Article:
Thomas Harriot was buried in the church of St Christopher le Stocks in Threadneedle Street, near where he died. The church was subsequently damaged in the Great Fire of London, and demolished in 1781 to enable expansion of the Bank of England.


He also studied optics and refraction, and apparently discovered Snell's law 20 years before Snellius did, although it was previously discovered by Ibn Sahl; like so many of his works, this remained unpublished. In Virginia he learned the local Algonquian language, which may have had some effect on his mathematical thinking.[citation needed] He founded the "English school" of algebra. He is also credited with discovering Girard's theorem, although the formula bears Girard's name as he was the first to publish it.[14]

Lord Egremont unveils a Plaque commemorating Thomas Harriot at Syon House, West London (July 2009)

His algebra book Artis Analyticae Praxis[15] (1631) was published posthumously in Latin. Unfortunately the editors did not understand much of his reasoning and removed the parts they did not comprehend such as the negative and complex roots of equations. Because of the dispersion of Harriot's writings the full annotated English translation of the Praxis was not completed until 2007.[16]

The first biography of Harriot was written in 1876 by Henry Stevens of Vermont but not published until 1900[12] fourteen years after his death. The publication was limited to 167 copies and so the work was not widely known until 1972 when a reprint edition appeared.[17] Prominent American poet, novelist and biographer Muriel Rukeyser wrote an extended literary inquiry into the life and significance of Hariot (her preferred spelling), The Traces of Thomas Hariot (1970, 1971). Interest in Harriot continued to revive with the convening of a symposium at the University of Delaware in April, 1971 with the proceedings published by the Oxford University Press in 1974.[18] John W. Shirley the editor (1908-1988) went on to publish A Sourcebook for the Study of Thomas Harriot (1981)[19] and his Harriot biography (1983).[20] The papers of John Shirley have been deposited in the University of Delaware Library.[21]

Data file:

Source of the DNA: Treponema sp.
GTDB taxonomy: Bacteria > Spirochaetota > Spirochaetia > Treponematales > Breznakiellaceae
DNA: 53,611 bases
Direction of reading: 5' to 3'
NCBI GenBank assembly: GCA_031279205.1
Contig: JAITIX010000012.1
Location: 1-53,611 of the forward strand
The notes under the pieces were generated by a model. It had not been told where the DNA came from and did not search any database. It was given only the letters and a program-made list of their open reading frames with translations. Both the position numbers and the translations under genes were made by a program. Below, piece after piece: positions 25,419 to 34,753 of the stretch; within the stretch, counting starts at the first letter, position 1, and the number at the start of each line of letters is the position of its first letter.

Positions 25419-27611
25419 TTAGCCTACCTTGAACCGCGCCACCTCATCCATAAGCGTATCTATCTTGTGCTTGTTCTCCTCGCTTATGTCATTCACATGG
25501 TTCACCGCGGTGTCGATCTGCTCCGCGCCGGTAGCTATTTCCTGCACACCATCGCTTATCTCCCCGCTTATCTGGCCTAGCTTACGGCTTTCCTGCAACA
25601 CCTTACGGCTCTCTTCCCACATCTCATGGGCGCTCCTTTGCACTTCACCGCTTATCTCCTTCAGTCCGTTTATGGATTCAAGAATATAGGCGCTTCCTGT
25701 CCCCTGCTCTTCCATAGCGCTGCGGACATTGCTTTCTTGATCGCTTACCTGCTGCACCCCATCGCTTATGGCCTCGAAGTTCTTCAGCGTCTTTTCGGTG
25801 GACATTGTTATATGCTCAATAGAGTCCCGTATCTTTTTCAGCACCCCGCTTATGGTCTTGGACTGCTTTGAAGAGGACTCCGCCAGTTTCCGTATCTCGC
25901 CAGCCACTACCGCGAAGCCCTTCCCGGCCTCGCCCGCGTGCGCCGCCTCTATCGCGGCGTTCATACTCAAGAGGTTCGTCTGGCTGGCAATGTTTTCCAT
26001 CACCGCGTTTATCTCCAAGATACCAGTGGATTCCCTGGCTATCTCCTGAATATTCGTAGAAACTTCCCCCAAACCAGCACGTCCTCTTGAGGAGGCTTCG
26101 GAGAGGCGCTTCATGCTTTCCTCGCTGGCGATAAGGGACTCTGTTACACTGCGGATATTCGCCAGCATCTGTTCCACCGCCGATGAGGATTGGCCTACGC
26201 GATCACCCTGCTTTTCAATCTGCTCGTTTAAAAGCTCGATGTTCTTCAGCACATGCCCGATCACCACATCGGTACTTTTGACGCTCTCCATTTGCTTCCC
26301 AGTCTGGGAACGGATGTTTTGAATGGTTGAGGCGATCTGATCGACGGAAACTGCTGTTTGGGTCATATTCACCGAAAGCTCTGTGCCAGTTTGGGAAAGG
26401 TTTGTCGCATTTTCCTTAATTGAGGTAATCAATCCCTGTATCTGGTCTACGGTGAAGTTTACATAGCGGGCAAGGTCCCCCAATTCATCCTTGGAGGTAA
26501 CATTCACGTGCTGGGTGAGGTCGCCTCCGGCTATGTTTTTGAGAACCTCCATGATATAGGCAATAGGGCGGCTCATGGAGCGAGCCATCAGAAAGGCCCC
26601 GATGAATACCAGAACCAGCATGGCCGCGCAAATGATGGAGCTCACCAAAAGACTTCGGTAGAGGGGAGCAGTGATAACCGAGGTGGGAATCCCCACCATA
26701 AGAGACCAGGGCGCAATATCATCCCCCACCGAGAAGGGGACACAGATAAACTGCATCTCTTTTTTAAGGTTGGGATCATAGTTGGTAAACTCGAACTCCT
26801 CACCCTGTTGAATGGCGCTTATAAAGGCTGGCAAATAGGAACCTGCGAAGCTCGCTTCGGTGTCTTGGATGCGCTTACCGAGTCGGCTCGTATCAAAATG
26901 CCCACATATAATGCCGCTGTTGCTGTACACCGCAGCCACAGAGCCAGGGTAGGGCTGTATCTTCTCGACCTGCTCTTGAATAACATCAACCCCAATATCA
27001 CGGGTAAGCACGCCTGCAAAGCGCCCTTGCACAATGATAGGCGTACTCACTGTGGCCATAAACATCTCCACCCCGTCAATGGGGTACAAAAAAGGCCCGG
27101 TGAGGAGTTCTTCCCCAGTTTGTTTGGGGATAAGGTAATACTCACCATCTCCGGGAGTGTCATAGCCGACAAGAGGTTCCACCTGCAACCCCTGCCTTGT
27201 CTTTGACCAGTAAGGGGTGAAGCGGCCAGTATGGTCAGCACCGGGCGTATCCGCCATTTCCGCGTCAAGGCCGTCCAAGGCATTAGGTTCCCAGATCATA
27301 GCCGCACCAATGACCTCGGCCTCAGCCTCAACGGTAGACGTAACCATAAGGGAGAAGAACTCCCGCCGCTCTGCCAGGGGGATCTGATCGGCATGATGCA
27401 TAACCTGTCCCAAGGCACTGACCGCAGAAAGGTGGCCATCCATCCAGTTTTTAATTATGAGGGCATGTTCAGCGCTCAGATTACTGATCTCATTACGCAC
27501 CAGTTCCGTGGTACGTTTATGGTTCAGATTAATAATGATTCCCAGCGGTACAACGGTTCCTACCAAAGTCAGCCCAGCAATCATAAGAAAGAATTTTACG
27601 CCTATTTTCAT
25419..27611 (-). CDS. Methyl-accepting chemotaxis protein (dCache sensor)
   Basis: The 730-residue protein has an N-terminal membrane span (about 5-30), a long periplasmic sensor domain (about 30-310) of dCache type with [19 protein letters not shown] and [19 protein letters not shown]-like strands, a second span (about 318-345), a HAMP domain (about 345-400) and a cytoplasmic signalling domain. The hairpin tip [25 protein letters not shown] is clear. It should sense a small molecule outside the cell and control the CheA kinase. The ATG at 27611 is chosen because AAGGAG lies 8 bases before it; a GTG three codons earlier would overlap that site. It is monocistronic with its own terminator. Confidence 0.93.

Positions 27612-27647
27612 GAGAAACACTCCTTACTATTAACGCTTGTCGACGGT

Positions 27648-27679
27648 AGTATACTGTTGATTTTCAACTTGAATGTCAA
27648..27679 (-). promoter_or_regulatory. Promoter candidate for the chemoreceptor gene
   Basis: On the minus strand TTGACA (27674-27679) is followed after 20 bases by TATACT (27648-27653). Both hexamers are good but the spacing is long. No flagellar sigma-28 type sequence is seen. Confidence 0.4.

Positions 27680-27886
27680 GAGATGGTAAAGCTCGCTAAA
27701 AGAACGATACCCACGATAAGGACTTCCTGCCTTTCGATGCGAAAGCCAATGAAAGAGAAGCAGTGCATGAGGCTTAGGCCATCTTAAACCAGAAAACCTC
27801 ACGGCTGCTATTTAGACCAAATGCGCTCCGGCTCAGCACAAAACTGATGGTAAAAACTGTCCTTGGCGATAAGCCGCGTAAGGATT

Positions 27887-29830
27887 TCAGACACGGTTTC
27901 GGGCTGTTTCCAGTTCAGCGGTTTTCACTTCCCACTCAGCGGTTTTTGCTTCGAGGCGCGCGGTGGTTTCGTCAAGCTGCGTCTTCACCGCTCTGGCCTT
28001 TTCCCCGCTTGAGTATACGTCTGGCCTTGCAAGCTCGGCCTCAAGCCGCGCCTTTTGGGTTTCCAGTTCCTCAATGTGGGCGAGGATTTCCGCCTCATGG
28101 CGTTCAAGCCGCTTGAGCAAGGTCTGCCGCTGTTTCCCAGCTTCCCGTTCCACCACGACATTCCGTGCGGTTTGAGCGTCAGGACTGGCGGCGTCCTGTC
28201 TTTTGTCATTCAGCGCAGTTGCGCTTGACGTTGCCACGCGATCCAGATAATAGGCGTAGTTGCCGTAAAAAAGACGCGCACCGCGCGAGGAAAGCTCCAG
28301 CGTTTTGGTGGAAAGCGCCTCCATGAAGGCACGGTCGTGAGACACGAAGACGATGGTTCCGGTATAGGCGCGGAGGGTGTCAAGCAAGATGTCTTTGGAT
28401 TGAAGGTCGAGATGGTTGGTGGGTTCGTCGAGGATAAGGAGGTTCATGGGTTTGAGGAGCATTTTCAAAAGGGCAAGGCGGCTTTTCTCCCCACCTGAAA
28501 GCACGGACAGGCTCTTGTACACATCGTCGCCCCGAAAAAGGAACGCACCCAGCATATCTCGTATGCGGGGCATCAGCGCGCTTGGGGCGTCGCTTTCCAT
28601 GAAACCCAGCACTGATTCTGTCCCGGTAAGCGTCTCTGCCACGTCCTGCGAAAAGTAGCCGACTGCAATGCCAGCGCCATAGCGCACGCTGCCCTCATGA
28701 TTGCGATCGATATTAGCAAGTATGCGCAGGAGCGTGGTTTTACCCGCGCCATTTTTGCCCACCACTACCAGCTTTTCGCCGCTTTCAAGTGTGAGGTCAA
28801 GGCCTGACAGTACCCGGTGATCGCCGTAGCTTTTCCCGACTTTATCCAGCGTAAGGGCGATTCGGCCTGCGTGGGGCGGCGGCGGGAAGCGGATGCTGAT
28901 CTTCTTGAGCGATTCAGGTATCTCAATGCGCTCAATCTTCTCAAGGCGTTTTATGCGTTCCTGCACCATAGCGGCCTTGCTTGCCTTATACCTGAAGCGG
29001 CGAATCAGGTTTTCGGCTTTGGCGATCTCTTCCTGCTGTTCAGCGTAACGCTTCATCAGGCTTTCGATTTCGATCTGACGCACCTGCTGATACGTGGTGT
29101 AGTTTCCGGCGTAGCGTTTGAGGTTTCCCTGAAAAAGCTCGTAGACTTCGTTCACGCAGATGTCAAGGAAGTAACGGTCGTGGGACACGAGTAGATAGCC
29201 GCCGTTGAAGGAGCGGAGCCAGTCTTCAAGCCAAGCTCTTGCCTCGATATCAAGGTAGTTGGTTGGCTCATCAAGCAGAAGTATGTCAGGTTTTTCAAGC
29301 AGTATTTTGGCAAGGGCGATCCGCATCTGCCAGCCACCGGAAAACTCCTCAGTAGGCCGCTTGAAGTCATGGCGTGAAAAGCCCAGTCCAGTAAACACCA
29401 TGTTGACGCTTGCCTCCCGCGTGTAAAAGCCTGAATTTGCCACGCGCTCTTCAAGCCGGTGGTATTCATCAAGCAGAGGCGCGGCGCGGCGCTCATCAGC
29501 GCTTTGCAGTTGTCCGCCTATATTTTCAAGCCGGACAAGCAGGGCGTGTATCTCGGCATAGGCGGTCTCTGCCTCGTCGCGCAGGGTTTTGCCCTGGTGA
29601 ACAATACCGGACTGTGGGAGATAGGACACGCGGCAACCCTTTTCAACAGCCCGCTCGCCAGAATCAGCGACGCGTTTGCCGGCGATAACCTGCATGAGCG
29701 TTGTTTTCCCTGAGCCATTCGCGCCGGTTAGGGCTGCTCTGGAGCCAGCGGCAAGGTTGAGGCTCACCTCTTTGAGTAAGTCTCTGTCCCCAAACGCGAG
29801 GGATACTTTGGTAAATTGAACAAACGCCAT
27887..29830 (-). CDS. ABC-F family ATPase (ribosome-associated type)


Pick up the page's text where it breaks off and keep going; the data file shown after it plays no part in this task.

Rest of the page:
Harriot's accomplishments remain relatively obscure because he did not publish any of his results and also because many of his manuscripts have been lost; those that survive are sheltered in the British Museum and in the archives of the Percy family at Petworth House (Sussex) and Alnwick Castle (Northumberland).

The Thomas Harriot Plaque in the grounds of Syon House (W. London).

An event was held at Syon House, West London, to celebrate the 400th anniversary of Harriot's first observations of the moon on 26 July 2009. This event, Telescope400,[22] included the unveiling of a plaque to commemorate Harriot by Lord Egremont. The plaque can now be seen by visitors to Syon House, the location of Harriot's historic observations. His drawing made 400 years earlier is believed to be based on the first ever observations of the moon through a telescope. The event (sponsored by the Royal Astronomical Society) was run as part of the International Year of Astronomy (IYA).